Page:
OPINION: Passed Over Passover

A Tale of Overlooked Traditions and Holidays

Aaron Raubvogel, Co-Editor-in-Chief

This coming Monday, on April 2nd, I will be travelling to Toronto, Canada to visit my family, like I do every year. At least that is what I tell my teachers as they grumble about me missing school so close to Spring Break.

Except what I tell my teachers is not the full story. Although I actually do visit my extended family, I often leave out the part about me celebrating Passover, celebrated this year on Friday, March 29th and Saturday, March 30th.

Only heard that term in name? Don’t worry, you’re in the same boat as most of my teachers. Don’t worry, it’s just one of the most important Jewish holidays of the year, commemorating the Jewish people’s escape from slavery under the Egyptian Pharaohs.

A follow-up question to “What’s Passover?” is oftentimes, “What do you do on Passover?” Well, what happens is we have two seders, or a procedural dinner, on the first two nights of the holiday, where we tell the story of Passover. Each seder contains the centerpiece platter that the whole meal revolves around: the seder plate. The seder plate has seven different items on it, each representing a certain part of the Passover story and each with their own part to play over the course of the evening.

Unless we have at least a basic knowledge of cultural traditions that are not our own, we cannot truly call ourselves multicultural.”

— Aaron Raubvogel

I won’t go into too much detail about the actual schedule, but the Seder begins with dipping parsley in salt water to symbolize the tears of the slaves and ends with finding a half of a piece of Matzo called the Afikomen hidden somewhere in the house. You really have to be there to understand what I’m talking about or why any of these traditions make sense.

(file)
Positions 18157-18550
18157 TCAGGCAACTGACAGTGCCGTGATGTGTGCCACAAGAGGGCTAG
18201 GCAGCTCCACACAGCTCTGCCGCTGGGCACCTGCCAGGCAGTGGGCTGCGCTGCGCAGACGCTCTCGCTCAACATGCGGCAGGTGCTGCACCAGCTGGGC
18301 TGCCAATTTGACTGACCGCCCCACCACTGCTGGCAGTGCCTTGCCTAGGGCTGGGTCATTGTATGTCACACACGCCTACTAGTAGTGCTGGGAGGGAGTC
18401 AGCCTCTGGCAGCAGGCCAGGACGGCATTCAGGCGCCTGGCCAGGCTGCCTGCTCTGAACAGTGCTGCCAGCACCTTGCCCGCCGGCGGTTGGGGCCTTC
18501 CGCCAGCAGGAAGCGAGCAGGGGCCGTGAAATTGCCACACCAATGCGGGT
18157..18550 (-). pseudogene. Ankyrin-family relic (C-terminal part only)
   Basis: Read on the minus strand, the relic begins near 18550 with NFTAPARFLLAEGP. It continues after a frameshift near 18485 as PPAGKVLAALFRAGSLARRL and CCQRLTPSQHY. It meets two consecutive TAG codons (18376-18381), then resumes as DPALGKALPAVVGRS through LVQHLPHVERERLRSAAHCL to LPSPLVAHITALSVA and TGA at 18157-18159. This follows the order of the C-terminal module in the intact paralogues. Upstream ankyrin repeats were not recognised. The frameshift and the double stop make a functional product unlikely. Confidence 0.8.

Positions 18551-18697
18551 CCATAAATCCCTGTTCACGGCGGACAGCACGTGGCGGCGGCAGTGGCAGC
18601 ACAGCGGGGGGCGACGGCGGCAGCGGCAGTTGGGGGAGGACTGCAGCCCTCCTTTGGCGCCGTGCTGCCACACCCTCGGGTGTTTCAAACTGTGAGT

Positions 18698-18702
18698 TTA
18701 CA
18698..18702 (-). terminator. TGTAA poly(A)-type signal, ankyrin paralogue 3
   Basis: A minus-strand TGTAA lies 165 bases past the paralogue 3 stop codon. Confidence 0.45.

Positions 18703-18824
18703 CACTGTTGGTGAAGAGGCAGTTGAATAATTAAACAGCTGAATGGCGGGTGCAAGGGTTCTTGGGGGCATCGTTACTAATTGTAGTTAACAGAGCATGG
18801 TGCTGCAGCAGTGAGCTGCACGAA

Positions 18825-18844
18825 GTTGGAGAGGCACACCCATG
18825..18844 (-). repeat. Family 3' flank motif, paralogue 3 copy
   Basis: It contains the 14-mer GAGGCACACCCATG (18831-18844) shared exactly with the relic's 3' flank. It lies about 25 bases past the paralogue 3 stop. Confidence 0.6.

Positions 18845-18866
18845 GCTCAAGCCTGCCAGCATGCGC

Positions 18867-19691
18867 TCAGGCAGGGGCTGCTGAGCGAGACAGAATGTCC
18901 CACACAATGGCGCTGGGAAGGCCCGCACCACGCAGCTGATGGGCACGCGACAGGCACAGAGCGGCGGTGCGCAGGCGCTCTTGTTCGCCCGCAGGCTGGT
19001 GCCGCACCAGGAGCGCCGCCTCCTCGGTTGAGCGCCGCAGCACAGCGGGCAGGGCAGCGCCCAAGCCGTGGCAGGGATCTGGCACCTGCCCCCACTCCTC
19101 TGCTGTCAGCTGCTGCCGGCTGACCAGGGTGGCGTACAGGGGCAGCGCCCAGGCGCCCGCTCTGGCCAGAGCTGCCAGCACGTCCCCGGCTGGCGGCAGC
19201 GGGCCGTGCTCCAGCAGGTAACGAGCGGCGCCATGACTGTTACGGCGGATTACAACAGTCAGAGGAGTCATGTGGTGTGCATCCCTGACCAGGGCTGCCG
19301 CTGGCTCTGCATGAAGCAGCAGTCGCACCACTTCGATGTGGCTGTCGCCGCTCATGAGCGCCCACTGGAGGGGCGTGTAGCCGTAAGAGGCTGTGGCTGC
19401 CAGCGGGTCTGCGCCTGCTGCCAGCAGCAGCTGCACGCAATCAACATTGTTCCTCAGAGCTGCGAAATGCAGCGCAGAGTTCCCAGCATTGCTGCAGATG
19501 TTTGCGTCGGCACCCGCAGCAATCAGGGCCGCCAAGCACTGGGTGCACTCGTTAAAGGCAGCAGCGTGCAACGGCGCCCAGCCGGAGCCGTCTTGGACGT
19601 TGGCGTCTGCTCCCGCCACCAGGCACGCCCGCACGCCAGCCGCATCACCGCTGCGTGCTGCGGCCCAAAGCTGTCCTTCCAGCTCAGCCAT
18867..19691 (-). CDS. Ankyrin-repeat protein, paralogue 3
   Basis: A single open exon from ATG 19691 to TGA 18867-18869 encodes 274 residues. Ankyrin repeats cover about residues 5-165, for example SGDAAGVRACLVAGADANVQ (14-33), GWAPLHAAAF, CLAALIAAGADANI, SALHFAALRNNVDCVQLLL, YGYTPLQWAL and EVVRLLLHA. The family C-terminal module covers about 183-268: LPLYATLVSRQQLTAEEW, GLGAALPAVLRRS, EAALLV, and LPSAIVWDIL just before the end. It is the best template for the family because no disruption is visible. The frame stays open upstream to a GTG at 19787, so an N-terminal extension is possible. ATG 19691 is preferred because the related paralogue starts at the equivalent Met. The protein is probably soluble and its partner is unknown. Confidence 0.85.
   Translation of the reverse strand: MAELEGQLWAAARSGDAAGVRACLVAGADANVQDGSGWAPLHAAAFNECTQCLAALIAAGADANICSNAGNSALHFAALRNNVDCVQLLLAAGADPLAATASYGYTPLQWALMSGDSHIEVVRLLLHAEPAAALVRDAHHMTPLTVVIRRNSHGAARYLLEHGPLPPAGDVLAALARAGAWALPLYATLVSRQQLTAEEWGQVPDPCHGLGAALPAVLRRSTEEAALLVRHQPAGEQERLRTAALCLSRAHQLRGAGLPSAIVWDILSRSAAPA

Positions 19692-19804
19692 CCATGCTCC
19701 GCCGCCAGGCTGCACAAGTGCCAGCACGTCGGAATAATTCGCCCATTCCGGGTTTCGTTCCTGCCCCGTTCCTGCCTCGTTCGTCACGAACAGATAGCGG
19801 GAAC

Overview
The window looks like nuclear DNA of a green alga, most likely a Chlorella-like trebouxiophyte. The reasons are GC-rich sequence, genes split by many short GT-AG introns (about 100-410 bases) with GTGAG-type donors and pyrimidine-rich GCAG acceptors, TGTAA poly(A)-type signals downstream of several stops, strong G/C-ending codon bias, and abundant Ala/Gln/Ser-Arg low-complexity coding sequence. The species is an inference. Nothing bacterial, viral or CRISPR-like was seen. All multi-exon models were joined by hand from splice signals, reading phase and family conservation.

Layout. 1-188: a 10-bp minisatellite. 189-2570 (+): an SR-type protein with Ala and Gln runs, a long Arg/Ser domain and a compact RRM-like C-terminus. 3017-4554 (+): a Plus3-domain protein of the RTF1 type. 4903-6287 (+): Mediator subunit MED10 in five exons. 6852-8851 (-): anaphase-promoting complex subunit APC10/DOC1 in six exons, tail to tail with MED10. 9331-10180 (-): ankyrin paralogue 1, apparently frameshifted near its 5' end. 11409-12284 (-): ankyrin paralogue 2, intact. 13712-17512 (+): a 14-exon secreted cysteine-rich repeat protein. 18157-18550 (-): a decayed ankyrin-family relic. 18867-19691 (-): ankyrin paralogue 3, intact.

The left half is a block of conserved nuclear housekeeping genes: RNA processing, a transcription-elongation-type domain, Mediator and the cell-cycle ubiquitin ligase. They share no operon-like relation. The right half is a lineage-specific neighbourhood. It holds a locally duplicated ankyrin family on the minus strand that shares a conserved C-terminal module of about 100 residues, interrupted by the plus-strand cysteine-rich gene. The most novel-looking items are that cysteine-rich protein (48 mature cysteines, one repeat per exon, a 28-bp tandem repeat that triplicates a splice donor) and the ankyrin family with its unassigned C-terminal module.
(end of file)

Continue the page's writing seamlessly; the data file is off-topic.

When I tell people a brief explanation of a Passover seder, I am oftentimes met with blank stares and apologetic phrases of, “Could you repeat that again?” or “What was the part about the Afikomen?” I will tell people the whole story of the seder if their interest persists, and I appreciate when people want to learn more about Passover.

However, I am perplexed when people are confused about why our traditions are so unusual because many customs from holidays that everyone knows about are just as odd. For example, Easter, celebrated a day after Passover this year, has some interesting practices too, like having a bunny distribute eggs and rolling eggs down a hill. I believe that one should not comment on the oddities of Passover if they consider these traditions normal.

I do not want to delegitimize Easter or any other holiday for their customs. I would like to draw attention to the fact that we have a considerably large multicultural society, and yet many of us lack a basic understanding of customs from other cultures.

Unless we have at least a basic knowledge of cultural traditions that are not our own, we cannot truly call ourselves multicultural. I myself am not immune from this, as I am unaware of many holidays from other religions or cultures. For instance, I do not know much about the Muslim holiday of Eid al Adha, or the Hindu celebration of Holi, each celebrated by tens of millions of people each year, or many other traditions from other cultures.

I believe that the more we know about other cultures, the better off our society is, and the less awkward it is for people like me to explain their traditions each year. So, as Passover continues for the next few days, try to learn a little more about the holiday and about other holidays that are less prevalent in our society.